A newly granted patent from Microsoft provides some interesting insights into indexing by document, and how static ranking factors may influence whether a document is in a main index partition, or if it might be found in a later partition acting like an extended index.
In a recent post from Dan Thies, Why Google Can’t Just “Dump” PageRank, he discusses the importance of pagerank as mechanism for a search engine to use to decide which pages to put in its main index, and which ones to put in its extended index.
Continue reading Microsoft on Index Partitioning
What is the most important part of a page? If a page has images on it, what images are the most important ones?
If a search engine were to try to understand whether or not any images on the pages of a site were related to each other, how would it go about figuring that out?
The first two questions are easy to answer – the most important part of a page is the part that visitors focus upon when they look at it. The most important images are the ones that people look at and pay attention to when they are on that page.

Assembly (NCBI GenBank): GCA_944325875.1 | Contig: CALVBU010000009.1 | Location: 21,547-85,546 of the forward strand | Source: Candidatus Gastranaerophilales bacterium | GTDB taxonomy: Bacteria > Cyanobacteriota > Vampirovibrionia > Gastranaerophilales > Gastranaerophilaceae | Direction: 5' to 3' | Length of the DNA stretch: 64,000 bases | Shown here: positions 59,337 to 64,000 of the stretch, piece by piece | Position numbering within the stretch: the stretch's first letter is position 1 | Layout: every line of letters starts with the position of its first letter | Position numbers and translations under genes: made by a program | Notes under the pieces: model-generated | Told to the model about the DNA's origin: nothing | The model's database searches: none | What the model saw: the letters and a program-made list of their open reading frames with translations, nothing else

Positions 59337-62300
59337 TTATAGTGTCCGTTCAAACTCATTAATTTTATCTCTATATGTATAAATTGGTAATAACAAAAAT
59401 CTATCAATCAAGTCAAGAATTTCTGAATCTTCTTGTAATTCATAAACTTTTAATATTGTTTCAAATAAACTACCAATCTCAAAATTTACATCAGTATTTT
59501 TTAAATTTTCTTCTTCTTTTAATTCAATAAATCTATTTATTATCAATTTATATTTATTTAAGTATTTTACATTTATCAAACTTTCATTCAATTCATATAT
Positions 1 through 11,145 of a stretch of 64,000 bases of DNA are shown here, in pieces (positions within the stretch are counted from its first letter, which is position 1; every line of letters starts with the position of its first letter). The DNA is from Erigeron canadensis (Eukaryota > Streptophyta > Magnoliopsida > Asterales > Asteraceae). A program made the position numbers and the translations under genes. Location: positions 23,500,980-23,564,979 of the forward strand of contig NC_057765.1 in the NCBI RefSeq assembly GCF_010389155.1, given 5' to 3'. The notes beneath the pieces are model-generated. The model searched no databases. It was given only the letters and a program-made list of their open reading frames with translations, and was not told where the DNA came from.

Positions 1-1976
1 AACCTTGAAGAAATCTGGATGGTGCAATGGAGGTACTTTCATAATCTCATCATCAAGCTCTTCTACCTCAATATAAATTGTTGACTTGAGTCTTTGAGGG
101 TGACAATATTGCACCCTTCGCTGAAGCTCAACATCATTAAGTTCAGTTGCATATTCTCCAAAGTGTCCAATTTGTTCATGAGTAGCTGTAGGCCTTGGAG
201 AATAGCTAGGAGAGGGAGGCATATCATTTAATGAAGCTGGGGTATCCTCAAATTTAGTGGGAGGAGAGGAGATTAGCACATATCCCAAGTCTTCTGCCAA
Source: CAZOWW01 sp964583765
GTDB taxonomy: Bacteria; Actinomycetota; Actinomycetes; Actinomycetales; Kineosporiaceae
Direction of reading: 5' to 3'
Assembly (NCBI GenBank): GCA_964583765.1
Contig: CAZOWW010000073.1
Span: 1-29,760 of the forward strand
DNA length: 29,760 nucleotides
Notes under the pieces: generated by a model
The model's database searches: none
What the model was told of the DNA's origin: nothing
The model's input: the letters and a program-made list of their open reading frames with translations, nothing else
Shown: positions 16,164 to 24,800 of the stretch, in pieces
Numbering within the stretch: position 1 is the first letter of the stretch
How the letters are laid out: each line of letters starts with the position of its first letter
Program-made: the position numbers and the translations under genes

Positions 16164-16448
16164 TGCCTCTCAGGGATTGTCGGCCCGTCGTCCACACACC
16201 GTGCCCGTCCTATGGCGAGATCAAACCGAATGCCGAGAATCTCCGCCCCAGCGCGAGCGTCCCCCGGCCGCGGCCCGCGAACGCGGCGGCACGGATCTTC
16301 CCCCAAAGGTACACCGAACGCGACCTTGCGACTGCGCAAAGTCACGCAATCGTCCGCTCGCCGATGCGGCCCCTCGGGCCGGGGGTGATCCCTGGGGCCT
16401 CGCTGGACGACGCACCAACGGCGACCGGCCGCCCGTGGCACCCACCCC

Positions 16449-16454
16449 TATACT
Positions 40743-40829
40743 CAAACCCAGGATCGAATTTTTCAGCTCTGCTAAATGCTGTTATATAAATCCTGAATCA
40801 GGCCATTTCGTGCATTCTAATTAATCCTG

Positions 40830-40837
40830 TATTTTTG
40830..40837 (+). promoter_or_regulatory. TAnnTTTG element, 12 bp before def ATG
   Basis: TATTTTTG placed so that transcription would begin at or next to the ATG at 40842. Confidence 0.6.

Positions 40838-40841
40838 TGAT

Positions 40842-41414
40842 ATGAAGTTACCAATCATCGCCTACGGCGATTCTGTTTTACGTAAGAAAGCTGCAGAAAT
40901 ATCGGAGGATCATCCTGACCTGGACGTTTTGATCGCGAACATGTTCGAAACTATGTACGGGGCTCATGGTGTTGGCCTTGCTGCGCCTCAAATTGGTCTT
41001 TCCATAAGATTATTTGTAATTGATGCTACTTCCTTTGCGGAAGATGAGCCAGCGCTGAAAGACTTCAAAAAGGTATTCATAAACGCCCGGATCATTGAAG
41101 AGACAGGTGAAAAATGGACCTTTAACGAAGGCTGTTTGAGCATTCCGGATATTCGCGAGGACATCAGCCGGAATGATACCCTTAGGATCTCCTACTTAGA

A newly granted patent from Microsoft tries to solve all three questions in an automated manner that can break a page down into blocks, and decide a level of importance amongst those blocks when comparing them to each other – what is the probability that a user will focus upon each of those blocks (or upon images within those blocks) when looking at the page.
It might consider the importance of one block to another on the same page and on other pages within the same site by looking at links between the blocks on those pages. It might view whether images are within the same blocks or related blocks, and also look for links to images from different blocks to see if and how images might be related.
Continue reading Microsoft Playing with Blocks to Understand How Images Might be Related